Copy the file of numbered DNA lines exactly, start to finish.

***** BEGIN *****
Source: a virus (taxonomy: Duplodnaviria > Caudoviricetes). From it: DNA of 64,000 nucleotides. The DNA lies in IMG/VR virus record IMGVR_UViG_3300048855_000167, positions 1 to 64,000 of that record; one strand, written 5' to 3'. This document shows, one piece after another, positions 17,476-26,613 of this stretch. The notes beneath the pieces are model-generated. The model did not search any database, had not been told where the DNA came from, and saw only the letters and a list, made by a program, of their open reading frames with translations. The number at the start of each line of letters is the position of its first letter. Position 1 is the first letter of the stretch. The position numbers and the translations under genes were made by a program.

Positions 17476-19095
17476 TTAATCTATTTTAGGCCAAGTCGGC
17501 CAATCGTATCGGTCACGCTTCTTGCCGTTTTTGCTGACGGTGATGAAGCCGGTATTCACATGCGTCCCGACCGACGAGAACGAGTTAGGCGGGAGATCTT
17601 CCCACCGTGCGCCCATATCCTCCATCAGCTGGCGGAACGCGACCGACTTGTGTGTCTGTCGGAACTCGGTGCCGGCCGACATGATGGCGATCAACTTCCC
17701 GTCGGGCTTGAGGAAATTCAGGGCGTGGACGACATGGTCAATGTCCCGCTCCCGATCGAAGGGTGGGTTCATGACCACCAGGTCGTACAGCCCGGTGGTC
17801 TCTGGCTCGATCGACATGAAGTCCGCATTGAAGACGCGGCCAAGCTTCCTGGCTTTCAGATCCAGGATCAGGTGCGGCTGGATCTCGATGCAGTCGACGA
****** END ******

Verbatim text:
Source: a virus (taxonomy: Duplodnaviria > Caudoviricetes). From it: DNA of 64,000 nucleotides. The DNA lies in IMG/VR virus record IMGVR_UViG_3300048855_000167, positions 1 to 64,000 of that record; one strand, written 5' to 3'. This document shows, one piece after another, positions 17,476-26,613 of this stretch. The notes beneath the pieces are model-generated. The model did not search any database, had not been told where the DNA came from, and saw only the letters and a list, made by a program, of their open reading frames with translations. The number at the start of each line of letters is the position of its first letter. Position 1 is the first letter of the stretch. The position numbers and the translations under genes were made by a program.

Positions 17476-19095
17476 TTAATCTATTTTAGGCCAAGTCGGC
17501 CAATCGTATCGGTCACGCTTCTTGCCGTTTTTGCTGACGGTGATGAAGCCGGTATTCACATGCGTCCCGACCGACGAGAACGAGTTAGGCGGGAGATCTT
17601 CCCACCGTGCGCCCATATCCTCCATCAGCTGGCGGAACGCGACCGACTTGTGTGTCTGTCGGAACTCGGTGCCGGCCGACATGATGGCGATCAACTTCCC
17701 GTCGGGCTTGAGGAAATTCAGGGCGTGGACGACATGGTCAATGTCCCGCTCCCGATCGAAGGGTGGGTTCATGACCACCAGGTCGTACAGCCCGGTGGTC
17801 TCTGGCTCGATCGACATGAAGTCCGCATTGAAGACGCGGCCAAGCTTCCTGGCTTTCAGATCCAGGATCAGGTGCGGCTGGATCTCGATGCAGTCGACGA